Phonetic Alphabets

Phonetic Alphabets


For clear communications under all conditions, we use a phonetic alphabet for spelling out critical information. Instead of “A B C”, we say “Alpha Bravo Charlie.” Letters such as D, T and V can sound alike during noisy conditions, whereas Delta, Tango and Victor are more distinct. The standard phonetic alphabet for amateur radio comes from the International Telecommunication Union (ITU) (see below). This alphabet is also referred to as the NATO or International Aviation alphabet, although the spelling of the words may change slightly. This is the phonetic alphabet that you should commit to memory for ham radio use.

Adapted from KC4GZX
  ITU DX DX Alternative
A Alpha America Amsterdam
B Bravo Boston Baltimore
C Charlie Canada Chile
D Delta Denmark  
E Echo England Egypt
F Foxtrot France Finland
G Golf Germany Geneva
H Hotel Honolulu Hawaii
I India Italy Italy
J Juliet Japan Japan
K Kilo Kilowatt Kentucky
L Lima London Luxembourg
M Mike Mexico Montreal
N November Norway Nicaragua
O Oscar Ontario Ocean
P Papa Pacific Portugal
Q Quebec Quebec Queen
R Romeo Radio Romania
S Sierra Santiago Sweden
T Tango Tokyo Texas
U Uniform United Uruguay
V Victor Victoria Venezuela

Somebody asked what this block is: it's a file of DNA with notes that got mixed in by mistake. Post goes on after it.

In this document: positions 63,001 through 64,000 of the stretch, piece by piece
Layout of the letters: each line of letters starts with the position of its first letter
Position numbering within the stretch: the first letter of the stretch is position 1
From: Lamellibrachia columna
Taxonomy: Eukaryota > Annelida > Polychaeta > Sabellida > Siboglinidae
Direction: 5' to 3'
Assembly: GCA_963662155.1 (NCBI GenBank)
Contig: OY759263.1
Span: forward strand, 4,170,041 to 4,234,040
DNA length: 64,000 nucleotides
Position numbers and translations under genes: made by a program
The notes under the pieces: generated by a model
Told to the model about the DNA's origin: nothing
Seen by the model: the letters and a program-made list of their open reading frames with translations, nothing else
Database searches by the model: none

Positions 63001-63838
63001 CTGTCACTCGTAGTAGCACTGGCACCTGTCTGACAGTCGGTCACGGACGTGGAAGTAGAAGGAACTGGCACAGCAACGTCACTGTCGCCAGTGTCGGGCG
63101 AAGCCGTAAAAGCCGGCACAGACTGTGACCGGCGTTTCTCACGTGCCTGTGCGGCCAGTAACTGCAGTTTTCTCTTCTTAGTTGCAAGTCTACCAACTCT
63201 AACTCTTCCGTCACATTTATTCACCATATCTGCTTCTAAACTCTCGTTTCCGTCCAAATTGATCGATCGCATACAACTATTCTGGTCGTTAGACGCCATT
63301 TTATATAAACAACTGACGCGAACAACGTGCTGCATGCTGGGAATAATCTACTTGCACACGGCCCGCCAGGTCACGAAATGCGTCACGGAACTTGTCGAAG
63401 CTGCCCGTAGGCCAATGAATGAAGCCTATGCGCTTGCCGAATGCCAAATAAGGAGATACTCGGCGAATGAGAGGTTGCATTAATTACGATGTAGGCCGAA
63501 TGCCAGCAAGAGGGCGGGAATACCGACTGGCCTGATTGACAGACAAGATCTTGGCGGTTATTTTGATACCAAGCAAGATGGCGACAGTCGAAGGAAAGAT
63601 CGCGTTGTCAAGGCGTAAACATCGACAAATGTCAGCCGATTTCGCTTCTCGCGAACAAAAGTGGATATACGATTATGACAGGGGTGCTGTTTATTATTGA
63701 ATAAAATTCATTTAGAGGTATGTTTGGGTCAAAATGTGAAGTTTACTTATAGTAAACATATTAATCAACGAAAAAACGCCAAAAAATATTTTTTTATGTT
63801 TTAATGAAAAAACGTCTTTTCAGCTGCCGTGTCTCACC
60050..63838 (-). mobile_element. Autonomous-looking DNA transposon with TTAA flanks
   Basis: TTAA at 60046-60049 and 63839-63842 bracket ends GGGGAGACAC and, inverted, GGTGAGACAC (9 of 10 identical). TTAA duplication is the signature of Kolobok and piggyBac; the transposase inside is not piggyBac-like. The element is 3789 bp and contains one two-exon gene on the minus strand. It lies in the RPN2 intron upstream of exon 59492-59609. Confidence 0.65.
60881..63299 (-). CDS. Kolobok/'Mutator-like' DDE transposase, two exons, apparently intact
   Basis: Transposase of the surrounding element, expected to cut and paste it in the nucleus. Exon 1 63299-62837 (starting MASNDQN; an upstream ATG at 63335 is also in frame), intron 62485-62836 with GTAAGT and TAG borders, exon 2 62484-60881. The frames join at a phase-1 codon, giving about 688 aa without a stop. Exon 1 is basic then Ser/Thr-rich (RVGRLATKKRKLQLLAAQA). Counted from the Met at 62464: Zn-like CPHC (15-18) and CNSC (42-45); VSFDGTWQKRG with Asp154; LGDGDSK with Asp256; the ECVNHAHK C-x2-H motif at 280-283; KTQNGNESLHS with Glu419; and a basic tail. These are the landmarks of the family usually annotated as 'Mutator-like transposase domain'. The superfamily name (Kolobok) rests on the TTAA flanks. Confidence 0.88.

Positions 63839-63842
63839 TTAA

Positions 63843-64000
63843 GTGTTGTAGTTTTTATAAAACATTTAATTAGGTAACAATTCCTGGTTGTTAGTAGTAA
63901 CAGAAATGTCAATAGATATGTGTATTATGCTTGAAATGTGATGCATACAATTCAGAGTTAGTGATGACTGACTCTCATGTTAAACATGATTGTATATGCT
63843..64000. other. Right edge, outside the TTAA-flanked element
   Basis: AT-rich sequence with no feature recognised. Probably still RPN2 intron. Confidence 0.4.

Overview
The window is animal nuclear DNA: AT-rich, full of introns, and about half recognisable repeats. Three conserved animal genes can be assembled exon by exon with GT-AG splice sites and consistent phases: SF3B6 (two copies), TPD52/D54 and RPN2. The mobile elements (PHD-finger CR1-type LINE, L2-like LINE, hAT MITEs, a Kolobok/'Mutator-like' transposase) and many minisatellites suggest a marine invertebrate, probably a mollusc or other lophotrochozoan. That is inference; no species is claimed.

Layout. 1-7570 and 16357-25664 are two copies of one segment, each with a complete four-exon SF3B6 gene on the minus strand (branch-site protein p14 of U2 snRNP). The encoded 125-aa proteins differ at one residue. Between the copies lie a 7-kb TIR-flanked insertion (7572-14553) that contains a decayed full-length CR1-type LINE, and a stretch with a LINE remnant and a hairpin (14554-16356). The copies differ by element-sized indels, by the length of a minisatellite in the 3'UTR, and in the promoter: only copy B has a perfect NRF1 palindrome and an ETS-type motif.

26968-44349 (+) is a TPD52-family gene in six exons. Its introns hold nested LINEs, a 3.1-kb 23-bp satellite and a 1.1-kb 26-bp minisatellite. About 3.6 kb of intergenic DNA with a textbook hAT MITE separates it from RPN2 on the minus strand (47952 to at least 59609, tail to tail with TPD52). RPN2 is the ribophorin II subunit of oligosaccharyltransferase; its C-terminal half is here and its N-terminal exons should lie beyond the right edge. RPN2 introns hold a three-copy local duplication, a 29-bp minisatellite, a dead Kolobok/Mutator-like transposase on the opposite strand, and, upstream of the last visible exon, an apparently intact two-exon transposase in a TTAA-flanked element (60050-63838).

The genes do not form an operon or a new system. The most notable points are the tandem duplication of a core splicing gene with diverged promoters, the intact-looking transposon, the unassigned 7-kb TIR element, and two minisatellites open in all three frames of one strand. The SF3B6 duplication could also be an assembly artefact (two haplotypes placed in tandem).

W Whiskey Washington  
X X-Ray X-Ray  
Y Yankee Yokohama  
Z Zulu Zanzibar Zulu

You will hear other phonetic alphabets used on the air from time to time. Also shown in the table above is the “DX alphabet” and its alternate, which are popular on the HF bands for working DX and for contesting.

Because of these variations, you may think it’s OK to make up your own phonetics. Some hams like to come up with something cute and easy to remember for their own callsign. A callsign such as W0LPR might be “Whiskey Zero Long Playing Radio.” Certainly easy to remember but if you use these phonetics on the air under marginal conditions, you’ll probably just confuse the operator on the other end.

Most of the time, I stick to the ITU phonetics but I may use the DX phonetics for contests. The ITU phonetics for my callsign are “Kilo Zero November Romeo,” but I’ll often switch to “Kilo Zero Norway Radio,” which is a few syllables shorter. If the other operator is having trouble picking my callsign out of the noise, it sometimes helps to switch phonetic alphabets. Sometimes one or the other sound just happens to get through better or is more recognizable by the other radio operator (especially if English is not their primary language).

There is quite a bit of information on the web concerning phonetic alphabets. Check out the Wikipedia entry and the B C Kelk page for more information.

73, Bob

Kilo Zero November Romeo